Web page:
How was your sleep last night? Too short?

If that’s your answer (or something similar in the vein of not good), then you must know that you’re not alone. Did you know that 60 percent of adults admit to having sleep problems at least a few nights a week? That number goes up to 69% for children.

There can be many factors that contribute to poor sleeping habits – mental, physical and environmental. Some groups of people are at greater risk, like night shift workers, hospital physicians, truck drivers, parents, and teens.

However, if you’ve ever struggled with your mental health, chances are that you have also struggled with your sleep schedule.

It’s well known that sleep affects our mental health and that our mental health affects our sleep. Sleep troubles are a symptom in so many mental health disorders, from generalized anxiety disorder to post-traumatic stress disorder.

Sleep and Your Mental Health

Sleep is more than a simple “recharge” of your energy levels.

There’s so much that goes on in your brain while you are asleep.

  • Sorting and storing your memories into long-term memory
  • A balancing of your hormone levels
  • Purging excess information you don’t need

Think of it as a nightly housecleaning, and without proper time to get the job done, your house (body), will fall into complete chaos. That chaos most likely will feel like jetlag and it will be unpleasant for everyone.

It takes a sheer amount of energy to live with a mental illness, so being tired might be part of your ‘normal’. Jennifer B. (in her article for The Mighty) equated just “going out” for her to running a marathon for someone who isn’t struggling with a mental illness. Additionally, the medications that help you manage your illness may have side effects that include insomnia, fatigue, or drowsiness — sometimes all at the same time.

And it’s a vicious cycle.

If your sleep schedule gets off, you are at an increased risk of having a mental health episode. Getting the wrong amount of sleep (either too much or too little) can increase your risk of having a major depressive breakdown by as much as 10x! Having insomnia or sleep deprivation can double your risk of anxiety (compared to someone who doesn’t have these things).

For adults, the recommended amount of sleep to get is 7-9 hours a night. This is no small feat! However, your sleep is important… so let’s take a closer look.

Not Getting Enough Sleep

Maybe you have trouble falling asleep. Maybe you have trouble staying asleep. Or maybe you wake up waaaaay too early. Whatever your situation is for not getting enough, it can make your life a million times more difficult. When you aren’t well rested, you’re vulnerable to every stressor that pops up — even if it seems like no big deal.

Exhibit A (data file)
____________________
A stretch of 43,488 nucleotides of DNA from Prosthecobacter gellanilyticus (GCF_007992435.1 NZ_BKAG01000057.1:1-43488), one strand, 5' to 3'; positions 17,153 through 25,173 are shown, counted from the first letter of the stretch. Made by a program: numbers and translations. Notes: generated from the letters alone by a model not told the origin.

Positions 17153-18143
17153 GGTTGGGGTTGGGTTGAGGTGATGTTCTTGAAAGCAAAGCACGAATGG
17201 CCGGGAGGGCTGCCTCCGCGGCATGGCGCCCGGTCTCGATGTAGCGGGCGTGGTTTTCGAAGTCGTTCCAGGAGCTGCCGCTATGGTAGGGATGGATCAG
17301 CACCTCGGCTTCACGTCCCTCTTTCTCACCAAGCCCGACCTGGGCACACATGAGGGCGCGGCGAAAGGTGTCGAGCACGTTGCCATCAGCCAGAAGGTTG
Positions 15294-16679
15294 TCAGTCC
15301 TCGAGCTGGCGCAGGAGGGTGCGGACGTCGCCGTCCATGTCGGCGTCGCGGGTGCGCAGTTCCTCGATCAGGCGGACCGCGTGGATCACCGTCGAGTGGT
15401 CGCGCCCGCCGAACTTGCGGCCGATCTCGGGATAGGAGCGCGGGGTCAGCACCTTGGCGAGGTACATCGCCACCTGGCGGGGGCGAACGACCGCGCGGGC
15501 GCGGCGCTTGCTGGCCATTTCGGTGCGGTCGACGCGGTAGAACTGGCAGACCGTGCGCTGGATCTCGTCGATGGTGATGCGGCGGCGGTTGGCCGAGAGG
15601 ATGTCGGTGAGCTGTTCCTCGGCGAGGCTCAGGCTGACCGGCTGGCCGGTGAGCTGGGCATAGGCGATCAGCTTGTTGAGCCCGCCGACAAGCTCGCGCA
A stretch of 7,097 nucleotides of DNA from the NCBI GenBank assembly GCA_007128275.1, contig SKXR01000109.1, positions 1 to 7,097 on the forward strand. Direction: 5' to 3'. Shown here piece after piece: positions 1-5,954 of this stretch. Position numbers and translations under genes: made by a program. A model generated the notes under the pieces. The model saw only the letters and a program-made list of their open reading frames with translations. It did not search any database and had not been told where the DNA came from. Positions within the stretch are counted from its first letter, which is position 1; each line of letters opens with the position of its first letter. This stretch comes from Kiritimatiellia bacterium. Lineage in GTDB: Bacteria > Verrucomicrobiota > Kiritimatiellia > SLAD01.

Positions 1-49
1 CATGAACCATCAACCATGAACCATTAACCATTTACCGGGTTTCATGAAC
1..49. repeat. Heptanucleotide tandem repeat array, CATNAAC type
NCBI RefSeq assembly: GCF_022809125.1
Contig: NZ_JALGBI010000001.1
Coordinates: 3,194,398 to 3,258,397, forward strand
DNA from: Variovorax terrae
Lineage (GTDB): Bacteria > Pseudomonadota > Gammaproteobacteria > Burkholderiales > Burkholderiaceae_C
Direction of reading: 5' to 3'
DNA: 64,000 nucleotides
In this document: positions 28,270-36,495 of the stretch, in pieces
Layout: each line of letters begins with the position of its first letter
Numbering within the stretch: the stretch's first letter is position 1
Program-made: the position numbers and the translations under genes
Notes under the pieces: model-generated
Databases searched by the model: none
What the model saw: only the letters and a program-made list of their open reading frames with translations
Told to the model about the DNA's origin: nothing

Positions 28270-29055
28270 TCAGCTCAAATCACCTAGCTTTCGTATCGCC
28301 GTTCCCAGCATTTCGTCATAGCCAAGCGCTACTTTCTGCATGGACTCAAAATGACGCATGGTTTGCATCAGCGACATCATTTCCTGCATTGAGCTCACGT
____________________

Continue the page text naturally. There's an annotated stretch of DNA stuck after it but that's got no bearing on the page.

“When we don’t get enough sleep, we’re running a little bit more ragged, [so] when life gets hard and challenging, we are more impacted by those moments,” says Debra Kissen, Ph.D., clinical director of Light On Anxiety Treatment Center and chair of the Anxiety and Depression Association of America public education committee (to The Mighty).

When you don’t get enough sleep, you’re far more likely to experience worse mental health symptoms. Additionally, studies show, that mental health treatments are less effective on patients who are sleep deprived.

Getting Too Much Sleep

You might think to yourself “Why is this section even in here? You can’t get too much sleep!” — but that’s not true.

Hypersomnia — excessive sleepiness — is linked to the persistence of depression and anxiety, just like insomnia. Oversleeping is also linked to an increased risk for several physical issues such as strokes, migraines, or heart disease.

Also, sleeping longer doesn’t give you more energy — quite the opposite! If you sleep too long, you’ll likely wake up feeling lethargic, tired, and unmotivated (and craving more sleep).


I think we can all agree that naps are amazing. But only when they last 60-90 minutes!

Did you know that taking naps that are longer than this end up doing more harm than good? They contribute to a dysregulated sleep pattern and can inhibit your ability to sleep at all!

Your sleep schedule isn’t just about the amount of sleep you get, but also about getting into a regular rhythm.

Get Better Sleep

Some of these you’ve probably heard a million times – but maybe that’s because there’s some truth here? So stop making excuses! If you want to improve your sleep habits, adopt some of these behaviours:

  1. Limit caffeine and nicotine 6 hours before bed — these are stimulants! Relax with a cup of chamomile tea instead.
  2. Beds are for sleeping! Not movie watching, facebook browsing, or studying. Use your bed for what it’s intended for, and when you go there your body will know what to do!
  3. Sleep on schedule! If you want to wake up at 6 am, you need to be sleeping by 10 pm — and your bedtime routine should start an hours before that (no screens).
  4. Cover your clock! If you’re having trouble sleeping, its best not to watch the hours tick by — that’ll increase your anxiety, and decrease your chances of actually sleeping.
  5. Do your medications have side effects? Talk with your doctor about the side effects you are experiencing, and maybe try a different medication that doesn’t inhibit your sleep.
  6. Talk to your therapist too! They might have some sleep therapy you can try.

It’s easy to underestimate the value of sleep and how it impacts your mental health. If you’re sleeping too much or too little, it’s important you get yourself on a regular sleeping schedule. You might be surprised to find how much better you feel


Here’s How Your Sleep Schedule May Be Making Your Mental Health Worse, and What You Can Do

How to Practice Good ‘Sleep Hygiene’ Habits for Mental Health

Why sleep is important